Author(s): Zeitlinger MA, Derendorf H, Mouton JW, Cars O, Craig WA,
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Abstract Although the influence of protein binding (PB) on antibacterial activity has been reported for many antibiotics and over many years, there is currently no standardization for pharmacodynamic models that account for the impact of protein binding of antimicrobial agents in vitro. This might explain the somewhat contradictory results obtained from different studies. Simple in vitro models which compare the MIC obtained in protein-free standard medium versus a protein-rich medium are prone to methodological pitfalls and may lead to flawed conclusions. Within in vitro test systems, a range of test conditions, including source of protein, concentration of the tested antibiotic, temperature, pH, electrolytes, and supplements may influence the impact of protein binding. As new antibiotics with a high degree of protein binding are in clinical development, attention and action directed toward the optimization and standardization of testing the impact of protein binding on the activity of antibiotics in vitro become even more urgent. In addition, the quantitative relationship between the effects of protein binding in vitro and in vivo needs to be established, since the physiological conditions differ. General recommendations for testing the impact of protein binding in vitro are suggested.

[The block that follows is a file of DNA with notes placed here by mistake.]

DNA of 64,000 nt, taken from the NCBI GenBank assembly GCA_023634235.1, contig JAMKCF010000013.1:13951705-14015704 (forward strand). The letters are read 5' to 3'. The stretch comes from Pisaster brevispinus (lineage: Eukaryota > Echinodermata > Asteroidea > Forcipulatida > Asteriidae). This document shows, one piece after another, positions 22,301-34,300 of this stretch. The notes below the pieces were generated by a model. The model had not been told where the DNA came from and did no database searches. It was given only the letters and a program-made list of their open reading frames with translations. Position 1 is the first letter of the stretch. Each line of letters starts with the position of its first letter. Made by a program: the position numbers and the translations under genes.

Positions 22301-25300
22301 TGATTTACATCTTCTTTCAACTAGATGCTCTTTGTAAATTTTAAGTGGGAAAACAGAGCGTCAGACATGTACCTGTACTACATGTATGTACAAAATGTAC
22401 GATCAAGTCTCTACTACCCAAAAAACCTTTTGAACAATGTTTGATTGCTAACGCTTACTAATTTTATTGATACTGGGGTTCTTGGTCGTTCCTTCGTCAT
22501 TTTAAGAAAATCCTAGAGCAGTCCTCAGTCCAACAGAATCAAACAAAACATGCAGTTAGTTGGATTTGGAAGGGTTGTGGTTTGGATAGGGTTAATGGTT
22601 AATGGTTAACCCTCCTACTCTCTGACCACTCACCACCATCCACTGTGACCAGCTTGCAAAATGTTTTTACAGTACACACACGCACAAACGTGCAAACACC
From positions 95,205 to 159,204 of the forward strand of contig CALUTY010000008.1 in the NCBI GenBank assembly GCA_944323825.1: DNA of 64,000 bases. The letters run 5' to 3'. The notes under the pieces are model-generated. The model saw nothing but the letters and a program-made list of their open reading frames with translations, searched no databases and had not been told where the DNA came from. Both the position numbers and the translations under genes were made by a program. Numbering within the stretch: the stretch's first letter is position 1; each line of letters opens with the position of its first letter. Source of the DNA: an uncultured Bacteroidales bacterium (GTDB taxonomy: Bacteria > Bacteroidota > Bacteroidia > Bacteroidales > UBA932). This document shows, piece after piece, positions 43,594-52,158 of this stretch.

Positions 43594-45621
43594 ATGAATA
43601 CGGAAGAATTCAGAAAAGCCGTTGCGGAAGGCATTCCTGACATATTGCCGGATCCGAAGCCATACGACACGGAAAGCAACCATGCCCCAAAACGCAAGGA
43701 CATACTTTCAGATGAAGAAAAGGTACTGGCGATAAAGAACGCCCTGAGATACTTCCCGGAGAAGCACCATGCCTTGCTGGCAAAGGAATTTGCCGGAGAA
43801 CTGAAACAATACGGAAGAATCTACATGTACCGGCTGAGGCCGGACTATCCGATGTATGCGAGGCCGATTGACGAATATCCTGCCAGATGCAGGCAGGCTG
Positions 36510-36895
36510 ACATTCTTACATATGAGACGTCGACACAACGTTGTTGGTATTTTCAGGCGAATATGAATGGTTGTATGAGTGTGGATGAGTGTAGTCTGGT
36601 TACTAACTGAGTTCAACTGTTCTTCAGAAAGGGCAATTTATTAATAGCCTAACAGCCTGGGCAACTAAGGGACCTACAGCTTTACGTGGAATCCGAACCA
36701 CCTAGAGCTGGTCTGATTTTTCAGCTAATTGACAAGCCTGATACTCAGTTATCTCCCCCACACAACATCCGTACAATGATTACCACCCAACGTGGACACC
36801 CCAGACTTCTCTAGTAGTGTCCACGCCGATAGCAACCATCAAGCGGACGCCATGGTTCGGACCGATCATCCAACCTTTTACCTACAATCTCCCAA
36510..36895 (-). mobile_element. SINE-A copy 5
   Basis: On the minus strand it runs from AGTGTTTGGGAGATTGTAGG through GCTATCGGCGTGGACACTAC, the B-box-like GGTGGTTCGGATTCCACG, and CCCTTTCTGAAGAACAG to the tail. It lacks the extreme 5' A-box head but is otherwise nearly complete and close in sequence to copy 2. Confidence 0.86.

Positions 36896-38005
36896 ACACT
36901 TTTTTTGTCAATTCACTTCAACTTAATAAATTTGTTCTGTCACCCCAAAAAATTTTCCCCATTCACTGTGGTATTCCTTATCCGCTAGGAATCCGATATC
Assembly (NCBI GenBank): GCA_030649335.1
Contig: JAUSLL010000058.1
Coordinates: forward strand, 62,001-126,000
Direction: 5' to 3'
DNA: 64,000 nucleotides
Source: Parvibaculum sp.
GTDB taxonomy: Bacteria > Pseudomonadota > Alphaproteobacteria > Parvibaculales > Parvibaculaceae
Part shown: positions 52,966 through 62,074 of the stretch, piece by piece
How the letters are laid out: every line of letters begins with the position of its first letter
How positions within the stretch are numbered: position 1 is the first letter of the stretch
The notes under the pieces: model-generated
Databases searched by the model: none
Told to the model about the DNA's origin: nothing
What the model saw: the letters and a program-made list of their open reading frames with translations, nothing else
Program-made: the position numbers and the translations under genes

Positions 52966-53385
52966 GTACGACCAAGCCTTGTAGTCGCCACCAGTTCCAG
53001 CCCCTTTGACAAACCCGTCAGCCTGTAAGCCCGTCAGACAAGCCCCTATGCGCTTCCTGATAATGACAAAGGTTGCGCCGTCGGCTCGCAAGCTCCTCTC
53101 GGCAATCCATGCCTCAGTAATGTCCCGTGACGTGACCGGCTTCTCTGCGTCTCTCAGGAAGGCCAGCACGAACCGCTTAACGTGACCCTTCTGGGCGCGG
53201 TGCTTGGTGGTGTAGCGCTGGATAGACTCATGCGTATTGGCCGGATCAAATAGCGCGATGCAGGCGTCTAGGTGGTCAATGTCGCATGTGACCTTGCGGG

This article was published in Antimicrob Agents Chemother
and referenced in Advances in Pharmacoepidemiology and Drug Safety